Nigeria Inflation Soars to Almost Four-Year High of 12.8%

  • Economists surveyed by Bloomberg forecast inflation of 11.8%
  • Food prices surged 12.7% in March from a year before

Nigeria’s inflation rate climbed to the highest in almost four years in March, adding pressure on the central bank to ease foreign-exchange controls that are pushing up food and fuel prices.

Inflation in Africa’s largest economy and oil producer accelerated to 12.8 percent on an annualized basis, the highest since July 2012, from 11.4 percent in February, the Abuja-based National Bureau of Statistics said by e-mail on Tuesday. Food prices rose 12.7 percent in March from a year ago, compared with 11.4 percent in the previous month, driven up by transportation costs, the planting season and foreign-exchange movements, the statistics agency said.

The Nigerian central bank has pegged the naira at 197-199 per dollar since March last year, and restricted trading in foreign currencies, making imports more costly for a nation that’s a net importer of refined fuel and food products. Importers struggle to access foreign exchange at the official rate, with the naira falling to around 320 on the black market. The nation imports at least 70 percent of refined fuel, despite pumping two million barrels of crude a day, and faces fuel shortages.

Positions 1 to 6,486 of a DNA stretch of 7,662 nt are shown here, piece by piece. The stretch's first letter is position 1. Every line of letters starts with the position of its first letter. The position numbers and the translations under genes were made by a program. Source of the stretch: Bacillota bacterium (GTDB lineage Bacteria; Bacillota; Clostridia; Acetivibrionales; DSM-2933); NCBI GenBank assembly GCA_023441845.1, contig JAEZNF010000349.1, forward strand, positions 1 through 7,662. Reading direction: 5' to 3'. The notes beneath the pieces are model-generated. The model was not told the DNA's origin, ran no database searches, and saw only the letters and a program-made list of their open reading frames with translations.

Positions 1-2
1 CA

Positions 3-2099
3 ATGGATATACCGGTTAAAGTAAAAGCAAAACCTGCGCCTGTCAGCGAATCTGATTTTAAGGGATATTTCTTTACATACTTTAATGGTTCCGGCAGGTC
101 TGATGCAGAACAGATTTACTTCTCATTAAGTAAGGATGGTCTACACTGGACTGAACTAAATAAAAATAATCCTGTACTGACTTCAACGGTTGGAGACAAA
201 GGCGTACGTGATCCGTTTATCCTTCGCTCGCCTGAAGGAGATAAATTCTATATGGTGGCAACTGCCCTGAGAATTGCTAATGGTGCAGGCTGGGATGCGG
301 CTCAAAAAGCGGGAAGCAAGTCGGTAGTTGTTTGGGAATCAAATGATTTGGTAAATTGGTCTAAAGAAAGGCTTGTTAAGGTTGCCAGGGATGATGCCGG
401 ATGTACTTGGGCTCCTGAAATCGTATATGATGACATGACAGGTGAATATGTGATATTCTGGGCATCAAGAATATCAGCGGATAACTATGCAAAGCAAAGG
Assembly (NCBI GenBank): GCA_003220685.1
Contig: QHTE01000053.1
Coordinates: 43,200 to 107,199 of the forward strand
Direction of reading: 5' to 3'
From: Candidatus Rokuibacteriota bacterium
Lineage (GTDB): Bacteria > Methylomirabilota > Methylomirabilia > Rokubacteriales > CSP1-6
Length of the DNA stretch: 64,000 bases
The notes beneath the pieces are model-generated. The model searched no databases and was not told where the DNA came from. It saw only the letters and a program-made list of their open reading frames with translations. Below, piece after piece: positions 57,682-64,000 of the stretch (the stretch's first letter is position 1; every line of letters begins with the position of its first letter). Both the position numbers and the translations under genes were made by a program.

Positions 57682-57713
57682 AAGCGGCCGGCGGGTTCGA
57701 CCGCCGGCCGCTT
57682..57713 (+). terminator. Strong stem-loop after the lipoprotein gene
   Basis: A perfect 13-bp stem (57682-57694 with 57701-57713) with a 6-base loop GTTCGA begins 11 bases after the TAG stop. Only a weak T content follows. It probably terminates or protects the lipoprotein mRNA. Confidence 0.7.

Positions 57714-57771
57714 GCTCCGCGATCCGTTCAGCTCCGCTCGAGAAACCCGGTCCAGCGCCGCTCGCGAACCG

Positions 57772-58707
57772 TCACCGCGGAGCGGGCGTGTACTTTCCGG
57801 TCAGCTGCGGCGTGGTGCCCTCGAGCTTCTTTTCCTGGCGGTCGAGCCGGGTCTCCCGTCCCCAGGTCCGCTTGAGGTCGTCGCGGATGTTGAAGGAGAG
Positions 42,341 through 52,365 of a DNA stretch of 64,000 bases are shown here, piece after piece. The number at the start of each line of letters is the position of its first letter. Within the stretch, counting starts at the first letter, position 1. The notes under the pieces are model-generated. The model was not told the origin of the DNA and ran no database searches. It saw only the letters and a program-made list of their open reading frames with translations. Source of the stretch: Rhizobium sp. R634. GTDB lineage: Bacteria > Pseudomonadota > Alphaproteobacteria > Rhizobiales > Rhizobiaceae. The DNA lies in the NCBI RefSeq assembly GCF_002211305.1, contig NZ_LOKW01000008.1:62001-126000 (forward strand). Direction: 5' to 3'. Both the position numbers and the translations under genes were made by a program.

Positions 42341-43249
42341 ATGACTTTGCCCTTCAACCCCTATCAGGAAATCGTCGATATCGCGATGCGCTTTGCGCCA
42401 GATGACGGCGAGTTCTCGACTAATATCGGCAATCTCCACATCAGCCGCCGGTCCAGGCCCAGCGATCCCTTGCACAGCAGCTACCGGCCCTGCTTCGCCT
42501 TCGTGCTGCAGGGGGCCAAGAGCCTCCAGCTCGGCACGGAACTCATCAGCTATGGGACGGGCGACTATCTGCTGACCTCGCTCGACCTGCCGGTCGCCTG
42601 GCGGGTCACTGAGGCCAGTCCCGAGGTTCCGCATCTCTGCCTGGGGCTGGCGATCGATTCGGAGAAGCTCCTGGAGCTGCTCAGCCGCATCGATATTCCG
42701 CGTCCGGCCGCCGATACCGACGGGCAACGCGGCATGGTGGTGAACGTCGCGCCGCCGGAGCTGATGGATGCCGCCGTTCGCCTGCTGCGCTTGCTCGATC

“It looks like the fuel problem won’t go away in the short term, and we think inflation could rise to 14 or 15 percent this year,” John Ashbourne, an economist at Capital Economics Ltd. in London, said by phone on Tuesday. “The inflation rate could add pressure to accelerate further interest-rate increases.”

The central bank increased its benchmark interest rate by 100 basis points to 12 percent last month after inflation accelerated to more than 10 percent in February. Price growth has been outside the government’s 6 percent to 9 percent target band for 10 months.

Median Estimate

The median of 16 economist estimates compiled by Bloomberg was for inflation to reach 11.8 percent. Consumer prices rose 2.2 percent in March from the month before.

While the government capped pump prices at 87 naira ($0.44) a liter (0.26 gallon) based on the official exchange rate, the average price for a liter of gasoline was 135.69 naira in March, according to a separate report from the statistics agency. Marketers regularly sell fuel above the level of the price cap. The government announced last week that it’s asked international energy companies to provide foreign currency to retailers to make import-orders.

“The central bank can’t continue raising rates only,” Babajide Solanke, an analyst at Lagos-based FSDH Merchant Bank Ltd., said by phone before the data were released. “They should probably look at adjusting foreign exchange controls now.”

The International Monetary Fund has lowered its 2016 growth forecast for Nigeria by almost one percentage point to 2.3 percent and said the effect of the lower price of oil, where Nigeria earns most of its income, will be “durable.”

Before it's here, it's on the Bloomberg Terminal.